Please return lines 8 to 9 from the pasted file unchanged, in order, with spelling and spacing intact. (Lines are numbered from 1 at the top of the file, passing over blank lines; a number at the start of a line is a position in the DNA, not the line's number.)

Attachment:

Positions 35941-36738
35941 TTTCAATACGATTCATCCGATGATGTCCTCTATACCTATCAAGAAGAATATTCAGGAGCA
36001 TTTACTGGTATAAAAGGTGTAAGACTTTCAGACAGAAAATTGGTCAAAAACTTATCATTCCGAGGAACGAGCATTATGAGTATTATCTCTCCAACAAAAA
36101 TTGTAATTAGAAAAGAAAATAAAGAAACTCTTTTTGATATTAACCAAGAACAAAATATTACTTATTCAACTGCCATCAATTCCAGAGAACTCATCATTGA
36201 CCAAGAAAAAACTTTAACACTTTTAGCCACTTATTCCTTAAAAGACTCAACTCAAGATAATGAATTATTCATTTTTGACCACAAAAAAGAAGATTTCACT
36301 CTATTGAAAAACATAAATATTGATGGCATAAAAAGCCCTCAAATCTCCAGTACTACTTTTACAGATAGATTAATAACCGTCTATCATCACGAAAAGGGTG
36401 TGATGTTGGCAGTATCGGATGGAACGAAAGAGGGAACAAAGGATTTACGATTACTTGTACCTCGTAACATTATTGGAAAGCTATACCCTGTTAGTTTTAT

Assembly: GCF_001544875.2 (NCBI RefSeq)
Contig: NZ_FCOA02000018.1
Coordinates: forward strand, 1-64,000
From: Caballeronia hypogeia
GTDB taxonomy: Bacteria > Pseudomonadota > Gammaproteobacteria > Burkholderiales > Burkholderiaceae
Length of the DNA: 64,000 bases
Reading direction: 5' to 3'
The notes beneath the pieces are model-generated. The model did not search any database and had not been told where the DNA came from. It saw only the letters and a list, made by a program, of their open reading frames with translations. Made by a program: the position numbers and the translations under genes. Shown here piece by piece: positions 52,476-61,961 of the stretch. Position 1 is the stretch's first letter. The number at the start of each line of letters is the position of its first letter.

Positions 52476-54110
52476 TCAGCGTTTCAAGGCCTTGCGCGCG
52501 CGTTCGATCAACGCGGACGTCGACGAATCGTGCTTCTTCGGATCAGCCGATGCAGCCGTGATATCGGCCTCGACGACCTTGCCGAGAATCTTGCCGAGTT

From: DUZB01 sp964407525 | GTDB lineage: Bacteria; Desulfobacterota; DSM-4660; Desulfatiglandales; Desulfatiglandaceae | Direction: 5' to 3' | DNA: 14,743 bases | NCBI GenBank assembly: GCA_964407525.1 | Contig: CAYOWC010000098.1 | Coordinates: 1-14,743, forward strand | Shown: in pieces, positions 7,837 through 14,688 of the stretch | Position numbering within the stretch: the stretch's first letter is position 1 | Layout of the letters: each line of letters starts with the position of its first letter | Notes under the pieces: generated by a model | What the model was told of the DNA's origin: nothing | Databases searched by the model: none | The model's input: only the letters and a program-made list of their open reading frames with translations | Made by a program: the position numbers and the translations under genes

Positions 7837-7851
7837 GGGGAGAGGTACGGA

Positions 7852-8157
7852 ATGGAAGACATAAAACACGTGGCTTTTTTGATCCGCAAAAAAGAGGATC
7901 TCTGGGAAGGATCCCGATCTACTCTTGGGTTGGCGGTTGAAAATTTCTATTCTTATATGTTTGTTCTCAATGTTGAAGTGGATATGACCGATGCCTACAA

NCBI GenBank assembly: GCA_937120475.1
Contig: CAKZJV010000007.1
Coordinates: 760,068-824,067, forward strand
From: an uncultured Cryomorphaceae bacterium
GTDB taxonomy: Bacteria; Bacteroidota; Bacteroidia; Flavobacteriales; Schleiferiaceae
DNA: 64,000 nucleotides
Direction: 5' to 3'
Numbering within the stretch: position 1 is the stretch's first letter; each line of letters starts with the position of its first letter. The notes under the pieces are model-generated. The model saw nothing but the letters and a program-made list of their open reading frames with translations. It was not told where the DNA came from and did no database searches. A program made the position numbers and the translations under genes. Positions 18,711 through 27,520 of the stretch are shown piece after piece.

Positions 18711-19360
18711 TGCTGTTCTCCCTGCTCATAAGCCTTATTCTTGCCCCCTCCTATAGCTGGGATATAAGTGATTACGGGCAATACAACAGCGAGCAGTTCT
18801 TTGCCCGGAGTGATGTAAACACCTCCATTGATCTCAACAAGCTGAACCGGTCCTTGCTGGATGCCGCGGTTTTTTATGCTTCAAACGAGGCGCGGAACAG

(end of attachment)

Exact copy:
Assembly: GCF_001544875.2 (NCBI RefSeq)
Contig: NZ_FCOA02000018.1